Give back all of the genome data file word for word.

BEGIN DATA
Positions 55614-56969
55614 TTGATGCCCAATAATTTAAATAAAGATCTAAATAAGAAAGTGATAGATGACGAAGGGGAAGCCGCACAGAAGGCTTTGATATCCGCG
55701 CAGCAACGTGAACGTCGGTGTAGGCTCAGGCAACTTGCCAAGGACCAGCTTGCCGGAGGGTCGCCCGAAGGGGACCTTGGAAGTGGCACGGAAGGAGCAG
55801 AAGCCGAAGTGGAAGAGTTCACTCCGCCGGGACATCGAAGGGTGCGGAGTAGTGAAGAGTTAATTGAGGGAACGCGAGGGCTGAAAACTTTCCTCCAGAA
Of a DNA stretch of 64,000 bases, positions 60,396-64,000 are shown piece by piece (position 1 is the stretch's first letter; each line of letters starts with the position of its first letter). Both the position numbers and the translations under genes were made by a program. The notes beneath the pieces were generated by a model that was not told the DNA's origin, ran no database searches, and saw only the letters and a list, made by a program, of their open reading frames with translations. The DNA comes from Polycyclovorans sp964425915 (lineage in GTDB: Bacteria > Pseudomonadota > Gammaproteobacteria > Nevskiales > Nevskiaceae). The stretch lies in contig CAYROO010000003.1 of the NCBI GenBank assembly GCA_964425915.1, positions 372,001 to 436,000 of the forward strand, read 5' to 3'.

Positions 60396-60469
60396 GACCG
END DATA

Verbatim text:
Positions 55614-56969
55614 TTGATGCCCAATAATTTAAATAAAGATCTAAATAAGAAAGTGATAGATGACGAAGGGGAAGCCGCACAGAAGGCTTTGATATCCGCG
55701 CAGCAACGTGAACGTCGGTGTAGGCTCAGGCAACTTGCCAAGGACCAGCTTGCCGGAGGGTCGCCCGAAGGGGACCTTGGAAGTGGCACGGAAGGAGCAG
55801 AAGCCGAAGTGGAAGAGTTCACTCCGCCGGGACATCGAAGGGTGCGGAGTAGTGAAGAGTTAATTGAGGGAACGCGAGGGCTGAAAACTTTCCTCCAGAA
Of a DNA stretch of 64,000 bases, positions 60,396-64,000 are shown piece by piece (position 1 is the stretch's first letter; each line of letters starts with the position of its first letter). Both the position numbers and the translations under genes were made by a program. The notes beneath the pieces were generated by a model that was not told the DNA's origin, ran no database searches, and saw only the letters and a list, made by a program, of their open reading frames with translations. The DNA comes from Polycyclovorans sp964425915 (lineage in GTDB: Bacteria > Pseudomonadota > Gammaproteobacteria > Nevskiales > Nevskiaceae). The stretch lies in contig CAYROO010000003.1 of the NCBI GenBank assembly GCA_964425915.1, positions 372,001 to 436,000 of the forward strand, read 5' to 3'.

Positions 60396-60469
60396 GACCG